Wednesday, November 27, 2013

Winter Driving in Corbett

Winter Driving Tips
As we get ready for winter driving, here are a few tips to keep in mind to keep your trips safe.

Any safe winter travel starts with a bit of prior planning:

1. Is your vehicle ready?

Did you follow your manufacturer's recommendations regarding operating systems, fluids, and care? How about other winter specific needs like tire chains, a shovel, or the regular emergency breakdown essentials like blankets, flashlights, flares/reflectors, etc?

2. Are you ready for your vehicle?
Do you know how your vehicle will handle in adverse weather? Drive very defensively, anticipate well ahead, and stay off the brake when you can.

3. Do people know what you are doing?

Whenever you travel in winter weather, let someone know where you are going, how you are going to get there, when you should arrive, and any emergency pre-plans. Keep your "safety" contact informed of any deviations from the plan and always check in when you arrive.

As a reminder, like bundling up in added layers of clothing, here are a few items to add to your vehicle's emergency supplies for winter travel:

-Tire chains that fit (practice putting them on if you can)
-Snow shovel (full sized or collapsible)
-Airtight container of ice melter (plastic coffee can works well)
-Leather or work gloves, spare warm gloves/mittens, plus consider extra warm clothing.
-Small tarp or closed foam pad (to lie down on the snow without getting too wet)
-Blankets or sleeping bags
-Emergency food (don't snack on it as you drive, its for emergencies).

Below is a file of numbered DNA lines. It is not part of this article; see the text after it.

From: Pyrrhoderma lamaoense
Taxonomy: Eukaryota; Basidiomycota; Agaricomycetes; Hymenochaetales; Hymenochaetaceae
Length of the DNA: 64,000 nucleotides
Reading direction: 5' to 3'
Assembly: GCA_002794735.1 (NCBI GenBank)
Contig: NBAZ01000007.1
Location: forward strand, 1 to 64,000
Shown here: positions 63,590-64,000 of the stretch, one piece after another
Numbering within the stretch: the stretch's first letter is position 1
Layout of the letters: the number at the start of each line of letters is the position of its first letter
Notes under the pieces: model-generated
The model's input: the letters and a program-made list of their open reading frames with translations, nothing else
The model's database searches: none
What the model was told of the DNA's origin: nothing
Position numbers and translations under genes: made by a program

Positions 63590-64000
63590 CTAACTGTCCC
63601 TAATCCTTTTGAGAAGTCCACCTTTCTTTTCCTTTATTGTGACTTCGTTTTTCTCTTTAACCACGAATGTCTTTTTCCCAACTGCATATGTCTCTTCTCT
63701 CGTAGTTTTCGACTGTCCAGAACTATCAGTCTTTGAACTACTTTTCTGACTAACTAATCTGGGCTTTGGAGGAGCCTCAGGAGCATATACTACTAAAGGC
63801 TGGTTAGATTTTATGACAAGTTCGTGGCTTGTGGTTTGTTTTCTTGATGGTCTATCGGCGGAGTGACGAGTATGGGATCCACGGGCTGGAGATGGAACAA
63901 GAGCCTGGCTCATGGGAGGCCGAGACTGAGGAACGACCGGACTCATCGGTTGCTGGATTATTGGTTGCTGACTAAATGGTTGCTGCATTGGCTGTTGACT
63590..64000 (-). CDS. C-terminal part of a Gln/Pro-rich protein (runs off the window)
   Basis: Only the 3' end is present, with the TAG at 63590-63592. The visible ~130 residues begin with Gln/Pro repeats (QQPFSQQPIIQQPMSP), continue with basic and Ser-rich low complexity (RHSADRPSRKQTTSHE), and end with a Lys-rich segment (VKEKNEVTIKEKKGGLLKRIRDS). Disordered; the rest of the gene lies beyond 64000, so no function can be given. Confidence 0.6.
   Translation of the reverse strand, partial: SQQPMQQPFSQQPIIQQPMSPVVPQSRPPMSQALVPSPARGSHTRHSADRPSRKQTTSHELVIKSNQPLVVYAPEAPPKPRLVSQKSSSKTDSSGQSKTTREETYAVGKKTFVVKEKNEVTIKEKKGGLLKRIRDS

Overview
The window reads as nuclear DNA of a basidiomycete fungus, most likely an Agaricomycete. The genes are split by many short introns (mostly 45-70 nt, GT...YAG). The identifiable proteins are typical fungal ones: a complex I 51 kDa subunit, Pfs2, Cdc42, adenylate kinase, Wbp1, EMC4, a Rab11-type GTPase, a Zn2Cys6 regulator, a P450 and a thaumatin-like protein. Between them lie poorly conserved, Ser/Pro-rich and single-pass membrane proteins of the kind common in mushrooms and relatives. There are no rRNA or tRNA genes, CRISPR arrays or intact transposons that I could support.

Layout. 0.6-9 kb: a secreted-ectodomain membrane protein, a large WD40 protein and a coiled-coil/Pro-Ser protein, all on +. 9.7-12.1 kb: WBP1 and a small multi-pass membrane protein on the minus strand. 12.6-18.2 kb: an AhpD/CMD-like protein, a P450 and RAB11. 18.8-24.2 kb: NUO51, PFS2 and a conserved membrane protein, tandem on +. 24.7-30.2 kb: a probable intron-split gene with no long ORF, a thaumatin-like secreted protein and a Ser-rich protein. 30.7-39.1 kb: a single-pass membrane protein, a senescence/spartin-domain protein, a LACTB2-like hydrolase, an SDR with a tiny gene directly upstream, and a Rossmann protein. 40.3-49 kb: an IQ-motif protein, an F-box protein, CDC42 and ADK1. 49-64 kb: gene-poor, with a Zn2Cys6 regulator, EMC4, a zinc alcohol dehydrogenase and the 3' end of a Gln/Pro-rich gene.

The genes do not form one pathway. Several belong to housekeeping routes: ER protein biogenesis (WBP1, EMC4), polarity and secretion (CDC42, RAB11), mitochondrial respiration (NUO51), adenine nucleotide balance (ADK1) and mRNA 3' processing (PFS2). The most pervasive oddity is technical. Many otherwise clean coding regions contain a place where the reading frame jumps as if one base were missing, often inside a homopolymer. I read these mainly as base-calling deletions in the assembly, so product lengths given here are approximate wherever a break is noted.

-Flashlights with fresh batteries
-Cell phone car charger. Keep your cell phone plugged in unless its an emergency


Plan ahead, stick to your plan, and let somebody know what you are doing. Especially if traveling when winter conditions are forecast, stick to main highways and roads where possible. Finally, make sure you call your contact to let them know you've arrived safely. Just as important, before setting off make sure your contact knows what to do if they do not hear from you by your estimated time of arrival.


Whether due to weather or backed up traffic, count on at least double the time to reach your destination as you would take in non-winter conditions. Take it nice, easy, slow, and anticipate well ahead of time when accelerating, braking, turning, or otherwise changing the direction or movement of your vehicle.

Check the weather forecasts prior to leaving, and stay tuned to a station that has weather information if traveling any distance in winter conditions, especially if they are forecast to worsen as you go. Keep alert for signs that tell you to tune into a radio channel to get localized weather advisory information. Especially in the dark, if conditions worsen to the point where you are having trouble seeing or staying on the road, it may be advisable to find lodging for the evening and give it another go in the morning.

Most importantly, HEED ALL WARNINGS. If a roadway is closed DO NOT attempt to travel on it regardless of how you are equipped or how experienced you are in driving in adverse conditions. Roadways are closed because travel on them has reached such a hazardous level that it is dangerous for emergency responders to attempt.